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Hi. I’m Daniel Julian, author of The Diamond Grenade.
I'm hosting a raffle of five fifteen dollar Barnes & Noble gift cards.
See, I wrote this story about a supreme court justice slash military intelligence czar playing horseshoes underwater with a newly sworn in secret service agent in an outdoor pool in the capitol city of a made-up nation called Guria…
I don’t run hate; there’s precious little hate in this book, but there is cold-blooded, hate-justified patricide.
Try not to evict me from my own little party of self-congratulations about this piece.
Tea served in wee small vessels tends to the potent end of things. I have made a potent little piece of fiction.
Surprisingly, nowhere in this set of five serial novellas have I mentioned we breathe plant shit. There are objectionable expletives in the text, but I have kept them to a minimum. Sometimes the characters say “Messiah” in situations of surprise or exasperation, where we might say, “Jesus” or “Jesus Christ”. I think I drop the f-bomb a few times. Anyway, it’s turns out to be funny they say “Messiah” when, in the fifth novella, a self-proclaiming messiah becomes a main character.
Whit, who narrates the fifth novella, is son of either Donus, Florian, or Beatus. He wears a diamond grenade made and bequeathed to him by Lev, who narrates the first four novellas. Whit finally uses the diamond grenade when he finds himself abducted by unknown captors in a very foreign land. He had gone to the foreign land as an escort to the self-proclaimed messiah, whose father was of that land. The messiah’s mother was most likely Whit’s relative.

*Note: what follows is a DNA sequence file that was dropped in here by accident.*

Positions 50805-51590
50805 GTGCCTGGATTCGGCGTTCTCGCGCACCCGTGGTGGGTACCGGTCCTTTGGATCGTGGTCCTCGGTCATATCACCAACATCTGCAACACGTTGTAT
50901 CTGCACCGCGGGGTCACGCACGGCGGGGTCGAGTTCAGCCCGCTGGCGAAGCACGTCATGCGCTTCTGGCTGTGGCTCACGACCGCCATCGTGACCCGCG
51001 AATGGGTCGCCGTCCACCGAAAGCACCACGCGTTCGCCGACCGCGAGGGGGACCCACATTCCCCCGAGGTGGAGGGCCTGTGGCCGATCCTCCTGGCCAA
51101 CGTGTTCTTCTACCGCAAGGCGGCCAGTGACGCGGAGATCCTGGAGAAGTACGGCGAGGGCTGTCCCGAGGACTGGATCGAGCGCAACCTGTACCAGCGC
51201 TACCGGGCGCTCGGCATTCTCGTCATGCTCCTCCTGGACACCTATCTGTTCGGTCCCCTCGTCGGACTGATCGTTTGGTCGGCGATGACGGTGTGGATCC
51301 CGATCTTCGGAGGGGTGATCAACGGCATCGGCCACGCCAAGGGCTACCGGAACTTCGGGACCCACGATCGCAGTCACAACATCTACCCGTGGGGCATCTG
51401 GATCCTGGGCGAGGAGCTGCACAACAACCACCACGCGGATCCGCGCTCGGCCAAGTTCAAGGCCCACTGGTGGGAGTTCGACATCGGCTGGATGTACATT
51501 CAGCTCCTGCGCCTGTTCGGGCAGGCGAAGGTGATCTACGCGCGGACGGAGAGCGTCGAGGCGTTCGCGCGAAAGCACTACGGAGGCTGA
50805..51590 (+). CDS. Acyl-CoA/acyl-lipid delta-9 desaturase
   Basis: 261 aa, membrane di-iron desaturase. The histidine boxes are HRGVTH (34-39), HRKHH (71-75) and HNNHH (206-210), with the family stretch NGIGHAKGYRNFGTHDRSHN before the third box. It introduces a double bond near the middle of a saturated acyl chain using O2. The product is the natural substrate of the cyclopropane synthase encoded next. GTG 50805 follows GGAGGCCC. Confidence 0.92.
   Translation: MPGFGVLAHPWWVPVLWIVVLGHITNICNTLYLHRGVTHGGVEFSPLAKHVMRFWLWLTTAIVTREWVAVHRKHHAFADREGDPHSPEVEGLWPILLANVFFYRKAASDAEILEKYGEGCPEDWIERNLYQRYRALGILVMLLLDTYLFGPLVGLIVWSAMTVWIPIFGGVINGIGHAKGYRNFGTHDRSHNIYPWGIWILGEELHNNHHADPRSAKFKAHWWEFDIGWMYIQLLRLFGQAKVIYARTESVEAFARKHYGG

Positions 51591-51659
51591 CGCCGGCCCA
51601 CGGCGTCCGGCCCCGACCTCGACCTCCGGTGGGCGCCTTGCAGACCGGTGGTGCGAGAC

Finally catching up to himself in the chronological account of his family tree somewhere in the middle of the five books, Lev, narrator of the first four novellas of the set, the man who constructs the diamond grenade and gives it to Whit, is the foundling son of Anrea, the sole female magistrate of the nation just pre-Guria.
Guria is born in a bloodbath of a revolution in the course of the books. It is named after Gur, who becomes its first head of state. Gur is Anrea’s father. Gur is the man who slays his own father in the course of the novellas. The weapons with which Gur commits his premeditated homicide are oversized carving tools from an inn’s kitchen. Gur has arranged for his father, Tuc, to be framed for the robbery of the inn on the night of the murder. Tuc’s corpse is discovered along with a pile of cash money, and Gur is given a reward as well as commended with a medal.
Tuc, Gur's father and victim, is an anti-labor (meaning: the workers should not have to work at all, because there are enormous piles of cash money in the vaults of the big, clean houses – plenty to go around for a while with nobody having to work at all) activist and all-around shady opportunist. He throws dice for money and manipulates people for Lev, who masterminds the coup by arming and inciting Tuc’s anti-labor movement, among other factions such as the militant women’s font.
This is the story of a family. Though not blood-kin, Lev is Tuc’s great-grandson. Anrea is Lev’s mother. Anrea is also Gur’s daughter and Tuc’s granddaughter. In the course of the revolution, Anrea is ruthless. She poisons scores of key political people whose deaths are needful to the success of the coup.
A set of five good serial novellas. Find them here:http://blurbraffle.weebly.com
Hope you make the time to enjoy them.
I’m looking for blurbs or actual reviews.
Hope to hear from you. Please use TheDiamondGrenade2015@gmail.com
Ps. I also write book reviews. Find two at http://tworeviews.weebly.com/
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